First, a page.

The epic Skywalker saga comes to a thrilling conclusion in Star Wars: The Rise of Skywalker. Daisy Ridley (Rey), Adam Driver (Kylo Ren), John Boyega (Finn), Oscar Isaac ( Poe) lead the cast in director J.J. Abrams’ action spectacular, which also welcomes the return of legendary characters, including Luke Skywalker (Mark Hamill), General Leia Organa (Carrie Fisher), Chewbacca (Joonas Suotamo) and Lando Calrissian (Billy Dee Williams).
Now the film is available home video. Our exclusive featurette goes behind the scenes about the making of a memorable scene. Set on the desert planet of Pasaana, the scene finds Rey, Finn, Poe and Chewbacca trapped in a sinking field, very similar to quicksand. How did the film capture the implicit, life-threatening menace of sinking into the ground? “You have to hold your breath,” says Oscar Isaac. “It was a little freaky sometimes.” Daisy Ridley admits: “I get a little claustrophobic. … People were joking about it, but … it was awful.” Still, she acknowledges with a smile: “It looks amazing.”
Due to the worldwide threat of the COVID-19 coronavirus, several upcoming movie releases have had their theatrical releases postponed. Some of these films have new release dates for later this year or in 2021. Others are indefinitely on hold. We’ll be updating this list if more titles and new dates are announced.
If you bought advance tickets on Fandango to an upcoming movie with a postponed release date, a refund or exchange will be issued in the coming days. We apologize for any inconvenience and thank you for your patronage.
See a complete list of theatrical releases that have been postponed below, and sign up for a FanAlert to find out when tickets go on sale.
A Quiet Place Part II
Release Date: TBD
The sequel to A Quiet Place was meant to open around the same time as the original successfully debuted back in 2018. With director John Krasinski directly stating that he wants fans to see this one with a crowd, Paramount has delayed the horror movie from its planned March 20 release date.
“Mulan” fans in mainland China on Friday welcomed the news that Disney will postpone the global release of the new live-action blockbuster, happy that they’ll likely now get the chance to see the film in theaters in sync with the rest of the world.
The new “Mulan” was scheduled to release worldwide outside of China, one of Disney’s most crucial overseas markets, on March 27. Chinese cinemas have been closed since late January due to the coronavirus epidemic.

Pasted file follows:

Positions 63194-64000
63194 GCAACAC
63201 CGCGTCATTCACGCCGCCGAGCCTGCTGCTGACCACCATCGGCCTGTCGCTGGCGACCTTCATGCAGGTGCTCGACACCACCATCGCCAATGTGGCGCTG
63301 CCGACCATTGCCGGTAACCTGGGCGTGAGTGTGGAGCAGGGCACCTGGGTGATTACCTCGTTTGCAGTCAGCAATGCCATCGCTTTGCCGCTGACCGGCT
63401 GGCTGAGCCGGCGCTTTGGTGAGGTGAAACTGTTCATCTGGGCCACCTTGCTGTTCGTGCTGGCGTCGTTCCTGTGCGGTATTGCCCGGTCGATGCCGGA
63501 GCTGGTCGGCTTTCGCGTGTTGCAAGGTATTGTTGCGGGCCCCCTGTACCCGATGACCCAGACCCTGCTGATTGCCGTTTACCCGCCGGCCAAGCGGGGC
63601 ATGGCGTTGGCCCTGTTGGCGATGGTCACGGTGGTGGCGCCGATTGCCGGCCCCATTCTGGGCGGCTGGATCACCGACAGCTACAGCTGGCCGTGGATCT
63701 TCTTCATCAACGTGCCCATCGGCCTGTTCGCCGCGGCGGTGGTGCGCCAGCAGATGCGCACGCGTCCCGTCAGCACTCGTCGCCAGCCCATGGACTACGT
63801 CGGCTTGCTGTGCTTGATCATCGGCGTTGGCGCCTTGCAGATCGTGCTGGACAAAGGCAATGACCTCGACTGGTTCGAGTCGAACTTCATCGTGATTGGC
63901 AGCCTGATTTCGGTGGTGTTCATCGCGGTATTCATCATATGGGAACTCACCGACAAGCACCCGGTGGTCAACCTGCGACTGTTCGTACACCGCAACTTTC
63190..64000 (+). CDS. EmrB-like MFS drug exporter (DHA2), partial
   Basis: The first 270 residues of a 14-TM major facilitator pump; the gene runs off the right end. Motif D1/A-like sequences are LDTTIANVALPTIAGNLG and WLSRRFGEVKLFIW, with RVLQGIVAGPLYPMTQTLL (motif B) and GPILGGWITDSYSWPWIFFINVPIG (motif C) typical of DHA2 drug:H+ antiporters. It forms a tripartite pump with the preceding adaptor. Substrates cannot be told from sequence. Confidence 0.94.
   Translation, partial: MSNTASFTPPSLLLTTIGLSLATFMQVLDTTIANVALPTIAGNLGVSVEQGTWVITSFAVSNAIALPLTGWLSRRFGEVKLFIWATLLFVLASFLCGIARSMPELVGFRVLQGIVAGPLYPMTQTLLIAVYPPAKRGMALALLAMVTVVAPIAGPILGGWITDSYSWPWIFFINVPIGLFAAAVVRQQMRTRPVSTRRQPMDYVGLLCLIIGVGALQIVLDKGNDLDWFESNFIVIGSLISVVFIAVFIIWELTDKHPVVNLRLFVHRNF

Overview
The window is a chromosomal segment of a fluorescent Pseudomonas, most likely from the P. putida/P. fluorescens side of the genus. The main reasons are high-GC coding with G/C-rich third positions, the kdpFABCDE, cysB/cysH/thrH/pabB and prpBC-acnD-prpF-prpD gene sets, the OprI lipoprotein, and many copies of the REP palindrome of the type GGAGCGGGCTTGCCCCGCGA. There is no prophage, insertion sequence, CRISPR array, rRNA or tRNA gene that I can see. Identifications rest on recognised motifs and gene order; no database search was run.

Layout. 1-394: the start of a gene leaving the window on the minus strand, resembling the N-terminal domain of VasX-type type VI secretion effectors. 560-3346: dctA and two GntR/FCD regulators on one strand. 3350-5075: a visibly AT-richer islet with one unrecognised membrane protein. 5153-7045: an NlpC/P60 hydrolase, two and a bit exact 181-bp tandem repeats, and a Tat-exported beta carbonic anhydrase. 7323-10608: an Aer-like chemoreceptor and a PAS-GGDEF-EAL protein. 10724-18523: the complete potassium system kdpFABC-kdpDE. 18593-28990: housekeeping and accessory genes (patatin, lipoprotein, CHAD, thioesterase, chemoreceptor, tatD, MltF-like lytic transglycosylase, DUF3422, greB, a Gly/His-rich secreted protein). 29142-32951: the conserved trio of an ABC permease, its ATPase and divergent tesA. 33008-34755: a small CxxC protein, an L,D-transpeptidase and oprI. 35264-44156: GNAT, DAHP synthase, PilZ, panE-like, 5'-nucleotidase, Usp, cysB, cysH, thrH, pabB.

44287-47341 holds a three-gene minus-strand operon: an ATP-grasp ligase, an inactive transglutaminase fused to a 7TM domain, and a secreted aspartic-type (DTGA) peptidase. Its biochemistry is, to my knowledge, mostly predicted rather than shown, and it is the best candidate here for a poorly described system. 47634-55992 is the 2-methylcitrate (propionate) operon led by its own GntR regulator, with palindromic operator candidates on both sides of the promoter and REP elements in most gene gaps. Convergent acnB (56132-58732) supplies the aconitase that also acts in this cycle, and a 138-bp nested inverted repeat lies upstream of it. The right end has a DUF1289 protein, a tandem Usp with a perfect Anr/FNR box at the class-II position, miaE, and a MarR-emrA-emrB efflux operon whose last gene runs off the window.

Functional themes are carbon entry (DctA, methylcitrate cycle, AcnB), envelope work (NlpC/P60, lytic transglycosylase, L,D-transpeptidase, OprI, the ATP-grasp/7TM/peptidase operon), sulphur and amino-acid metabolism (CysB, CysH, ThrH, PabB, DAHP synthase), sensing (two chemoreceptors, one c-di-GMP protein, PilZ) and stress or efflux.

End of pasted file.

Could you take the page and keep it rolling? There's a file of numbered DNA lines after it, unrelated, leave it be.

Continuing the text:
Disney’s potentially costly decision to move ahead without China came despite the firm’s efforts to specifically cater to mainland audiences in its new retelling of the classic Chinese ballad, particularly in the decision to cast popular China-born starlet Liu Yifei as the titular heroine.
Chinese fans took to social media on Friday to express their relief that the film had been pulled — both for health reasons, and out of fears of piracy and spoilers as the last ones to get a theatrical release.
“Thank god!!!! Now I won’t be spoiled,” said one poster to China’s Twitter-like Weibo platform. Another enthused: “Finally they’ve pulled it! They should’ve done so long ago. Now everyone can watch it at the same time together.”
Most wrote of their support for the decision to prioritize health concerns. “Safety first! We’ll pull out the red carpet for the film at a better time,” wrote one commenter, adding: “Maybe now you can do the premiere in China?” The film had its initial U.S. debut in Hollywood on March 9.
By Friday evening, the Weibo hashtag “Mulan Global Release Cancelled” had been viewed 630 million times.
Disney released all four of its 2019 live action remakes in the mainland last year. China was the highest grossing overseas territory for October’s “Maleficent: Mistress of Evil” ($48.8 million) and July’s “The Lion King” ($120 million), and the second largest foreign market for May’s “Aladdin” ($112 million) and March’s “Dumbo” ($21.9 million).
Directed by New Zealand’s Niki Caro, “Mulan” is most expensive live-action feature to ever be helmed by a woman, with a budget of at least $200 million. It will obviously be seeking to earn big in China, one of the world’s most censorious nations where these days, it’s hard for any cultural phenomenon to sidestep thorny politics.
Earlier, the film had come under fire after Liu publicly expressed support across all her social media channels for the Hong Kong police force accused of excessive violence in attempts to quell pro-democracy protests there, leading for some to call for a boycott of the title.
More recently, she’s come under fire on mainland social media from Chinese nationalist trolls who have criticized local fans for identifying with and taking pride in a star who technically gave up her Chinese nationality to gain a U.S. passport.
“Liu Yifei is too miserable — beyond the Great Firewall [of internet censorship] the pro-Hong Kongers smear her, and within the Great Firewall the nationalists smear her,” joked one Weibo commenter.
Some former detractors gave her credit, however, for openly saying on her promotional tour that she hails from Wuhan, the city at the epicenter of the coronavirus epidemic where the disease originated.